Author(s): Somigliana E, Peccatori FA, Filippi F, Martinelli F, Raspagliesi F, , Somigliana E, Peccatori FA, Filippi F, Martinelli F, Raspagliesi F, , Somigliana E, Peccatori FA, Filippi F, Martinelli F, Raspagliesi F, , Somigliana E, Peccatori FA, Filippi F, Martinelli F, Raspagliesi F,
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Abstract BACKGROUND: Compared with the general population, cancer patients have a higher risk of venous thromboembolism as well as arterial thrombotic events such as stroke, myocardial infarction and peripheral arterial embolism. Therefore a possible concern for women with malignancies undergoing ovarian stimulation for fertility preservation is the increased risk of venous or arterial thrombosis. METHODS: In this article, we revised current available literature on the risk of thrombosis in patients with cancer and in women undergoing ovarian stimulation, with the ultimate aim of drawing some indications for preventive measures. RESULTS: Unfortunately, there are no specific data on the risk of thrombosis in women with cancer undergoing ovarian stimulation for fertility preservation. However, the literature suggests that the cancer type and stage, surgery, and chemotherapy all influence the risk of venous and, possibly, arterial thrombosis. Reports of cases of ovarian stimulation in women without malignancies have shown that venous thrombosis rarely occurs unless a pregnancy is achieved, while arterial thrombosis can occur in the absence of pregnancy but is usually only associated with ovarian hyperstimulation syndrome (OHSS). OHSS increases the risk of thrombotic events, but only the early form of the syndrome is relevant for women undergoing fertility preservation. CONCLUSIONS: The available evidence on the risks of thrombosis for women undergoing ovarian stimulation for fertility preservation due to a malignancy is reassuring. However the avoidance of the early form of OHSS in women preserving oocytes/embryos due to malignancy is crucial. For these cycles, we advocate the use of a regimen of ovarian stimulation with gonadotrophin releasing hormone (GnRH) antagonists using GnRH agonists to trigger ovulation, an approach that has been shown to markedly reduce the risk of OHSS. Antithrombotic prophylaxis should be administered only to selected subgroups of women such as those with other risk factors or those who do develop early OHSS. © The Author 2014. Published by Oxford University Press on behalf of the European Society of Human Reproduction and Embryology. All rights reserved. For Permissions, please email: email@example.com.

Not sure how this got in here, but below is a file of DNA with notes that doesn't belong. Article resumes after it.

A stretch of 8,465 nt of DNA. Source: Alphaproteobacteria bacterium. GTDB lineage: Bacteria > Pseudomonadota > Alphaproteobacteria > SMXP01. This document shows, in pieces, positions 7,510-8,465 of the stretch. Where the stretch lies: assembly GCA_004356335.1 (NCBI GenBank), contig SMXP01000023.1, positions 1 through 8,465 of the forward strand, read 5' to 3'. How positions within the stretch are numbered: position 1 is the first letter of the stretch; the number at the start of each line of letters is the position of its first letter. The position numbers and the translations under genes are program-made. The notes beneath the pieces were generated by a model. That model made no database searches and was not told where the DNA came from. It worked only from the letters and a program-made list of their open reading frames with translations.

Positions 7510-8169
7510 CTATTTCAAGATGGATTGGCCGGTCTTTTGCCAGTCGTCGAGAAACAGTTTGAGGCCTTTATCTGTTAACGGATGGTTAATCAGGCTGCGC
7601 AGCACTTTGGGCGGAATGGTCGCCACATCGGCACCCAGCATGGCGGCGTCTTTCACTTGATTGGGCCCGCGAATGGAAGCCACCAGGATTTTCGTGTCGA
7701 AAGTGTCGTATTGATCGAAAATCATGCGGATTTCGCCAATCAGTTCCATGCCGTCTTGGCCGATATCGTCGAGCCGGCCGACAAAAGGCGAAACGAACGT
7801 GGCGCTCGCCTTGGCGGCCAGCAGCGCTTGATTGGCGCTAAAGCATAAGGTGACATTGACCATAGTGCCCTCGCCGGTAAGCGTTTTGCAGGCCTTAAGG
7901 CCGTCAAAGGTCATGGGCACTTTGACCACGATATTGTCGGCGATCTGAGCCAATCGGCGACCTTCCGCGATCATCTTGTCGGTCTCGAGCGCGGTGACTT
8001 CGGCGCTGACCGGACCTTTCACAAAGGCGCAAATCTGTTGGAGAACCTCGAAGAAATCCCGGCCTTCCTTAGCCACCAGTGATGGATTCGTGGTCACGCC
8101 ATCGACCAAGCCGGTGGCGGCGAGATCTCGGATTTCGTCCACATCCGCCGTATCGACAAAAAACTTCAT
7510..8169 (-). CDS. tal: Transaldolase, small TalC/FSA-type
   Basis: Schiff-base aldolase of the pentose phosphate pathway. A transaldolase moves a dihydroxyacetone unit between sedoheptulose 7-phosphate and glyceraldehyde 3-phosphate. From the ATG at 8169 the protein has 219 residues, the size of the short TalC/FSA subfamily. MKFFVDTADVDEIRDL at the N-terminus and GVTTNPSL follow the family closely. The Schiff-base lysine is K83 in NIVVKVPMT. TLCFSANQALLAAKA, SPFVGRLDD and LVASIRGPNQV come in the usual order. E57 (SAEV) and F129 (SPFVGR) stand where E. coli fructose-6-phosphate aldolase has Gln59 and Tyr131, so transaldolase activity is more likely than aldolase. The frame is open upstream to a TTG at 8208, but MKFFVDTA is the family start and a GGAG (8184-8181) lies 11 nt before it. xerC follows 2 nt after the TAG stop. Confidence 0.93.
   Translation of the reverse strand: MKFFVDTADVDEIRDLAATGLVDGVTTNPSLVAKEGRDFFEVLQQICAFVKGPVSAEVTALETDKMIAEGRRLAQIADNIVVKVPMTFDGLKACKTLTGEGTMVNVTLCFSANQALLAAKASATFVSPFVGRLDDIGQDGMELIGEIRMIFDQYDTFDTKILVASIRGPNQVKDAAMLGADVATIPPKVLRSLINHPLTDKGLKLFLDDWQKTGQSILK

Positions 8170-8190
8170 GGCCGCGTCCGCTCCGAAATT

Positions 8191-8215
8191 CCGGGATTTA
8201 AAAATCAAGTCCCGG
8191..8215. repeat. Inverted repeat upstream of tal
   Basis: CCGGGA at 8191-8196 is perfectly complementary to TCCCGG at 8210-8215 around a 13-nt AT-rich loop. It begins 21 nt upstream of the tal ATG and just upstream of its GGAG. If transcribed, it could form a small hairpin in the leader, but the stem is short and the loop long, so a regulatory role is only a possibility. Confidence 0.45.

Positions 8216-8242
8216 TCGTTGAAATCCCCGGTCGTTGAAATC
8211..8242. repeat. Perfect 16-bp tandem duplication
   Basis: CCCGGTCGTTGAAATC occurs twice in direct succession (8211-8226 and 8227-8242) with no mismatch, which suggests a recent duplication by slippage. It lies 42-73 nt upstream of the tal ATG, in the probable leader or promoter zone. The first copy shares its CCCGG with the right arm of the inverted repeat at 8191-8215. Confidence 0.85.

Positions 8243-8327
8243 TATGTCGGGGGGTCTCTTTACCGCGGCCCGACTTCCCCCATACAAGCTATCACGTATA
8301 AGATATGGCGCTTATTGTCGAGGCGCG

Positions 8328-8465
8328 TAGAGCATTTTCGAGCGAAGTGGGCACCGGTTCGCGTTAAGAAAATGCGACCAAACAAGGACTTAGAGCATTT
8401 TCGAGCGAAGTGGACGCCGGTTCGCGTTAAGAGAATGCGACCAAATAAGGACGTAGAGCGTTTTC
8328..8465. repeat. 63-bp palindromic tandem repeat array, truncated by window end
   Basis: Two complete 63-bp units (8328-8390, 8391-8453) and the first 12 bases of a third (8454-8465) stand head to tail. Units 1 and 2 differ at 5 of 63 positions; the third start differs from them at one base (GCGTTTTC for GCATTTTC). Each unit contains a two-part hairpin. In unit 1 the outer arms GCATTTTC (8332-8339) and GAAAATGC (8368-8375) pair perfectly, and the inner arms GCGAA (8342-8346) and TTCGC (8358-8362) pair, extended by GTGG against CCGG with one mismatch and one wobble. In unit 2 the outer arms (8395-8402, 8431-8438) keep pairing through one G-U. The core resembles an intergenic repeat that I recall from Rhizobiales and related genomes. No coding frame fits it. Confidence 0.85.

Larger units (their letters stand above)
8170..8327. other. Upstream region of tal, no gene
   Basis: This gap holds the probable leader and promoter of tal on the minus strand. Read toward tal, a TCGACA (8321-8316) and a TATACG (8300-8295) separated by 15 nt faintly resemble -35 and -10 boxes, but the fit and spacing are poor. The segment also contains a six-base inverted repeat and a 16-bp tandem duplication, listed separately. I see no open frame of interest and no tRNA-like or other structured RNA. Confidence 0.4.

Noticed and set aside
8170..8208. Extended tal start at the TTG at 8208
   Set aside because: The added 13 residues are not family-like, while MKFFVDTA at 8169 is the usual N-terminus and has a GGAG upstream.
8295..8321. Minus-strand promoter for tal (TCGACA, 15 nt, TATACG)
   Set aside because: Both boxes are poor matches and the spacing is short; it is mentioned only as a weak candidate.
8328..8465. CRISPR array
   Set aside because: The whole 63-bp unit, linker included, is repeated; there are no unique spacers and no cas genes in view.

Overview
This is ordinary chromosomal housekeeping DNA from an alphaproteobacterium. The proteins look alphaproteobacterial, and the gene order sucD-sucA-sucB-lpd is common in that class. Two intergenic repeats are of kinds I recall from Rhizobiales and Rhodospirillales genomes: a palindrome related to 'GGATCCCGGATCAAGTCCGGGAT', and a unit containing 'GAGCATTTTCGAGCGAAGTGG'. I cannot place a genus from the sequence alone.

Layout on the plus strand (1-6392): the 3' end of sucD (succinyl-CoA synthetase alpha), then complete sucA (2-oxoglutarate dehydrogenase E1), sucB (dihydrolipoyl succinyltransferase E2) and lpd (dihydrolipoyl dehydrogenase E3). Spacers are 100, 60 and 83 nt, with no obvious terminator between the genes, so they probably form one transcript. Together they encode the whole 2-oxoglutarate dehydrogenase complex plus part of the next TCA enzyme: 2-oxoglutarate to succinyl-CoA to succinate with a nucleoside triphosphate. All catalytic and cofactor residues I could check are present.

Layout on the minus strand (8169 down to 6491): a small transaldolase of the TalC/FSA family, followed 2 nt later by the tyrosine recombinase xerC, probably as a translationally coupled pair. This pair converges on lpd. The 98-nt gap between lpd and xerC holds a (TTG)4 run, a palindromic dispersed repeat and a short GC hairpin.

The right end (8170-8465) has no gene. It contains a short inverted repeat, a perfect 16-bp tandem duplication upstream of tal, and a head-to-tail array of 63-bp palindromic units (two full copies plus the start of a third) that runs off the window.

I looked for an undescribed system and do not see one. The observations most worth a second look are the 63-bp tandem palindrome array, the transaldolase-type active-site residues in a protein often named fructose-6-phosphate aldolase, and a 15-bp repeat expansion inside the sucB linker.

This article was published in Hum Reprod Update
and referenced in Insights in Gynecologic Oncology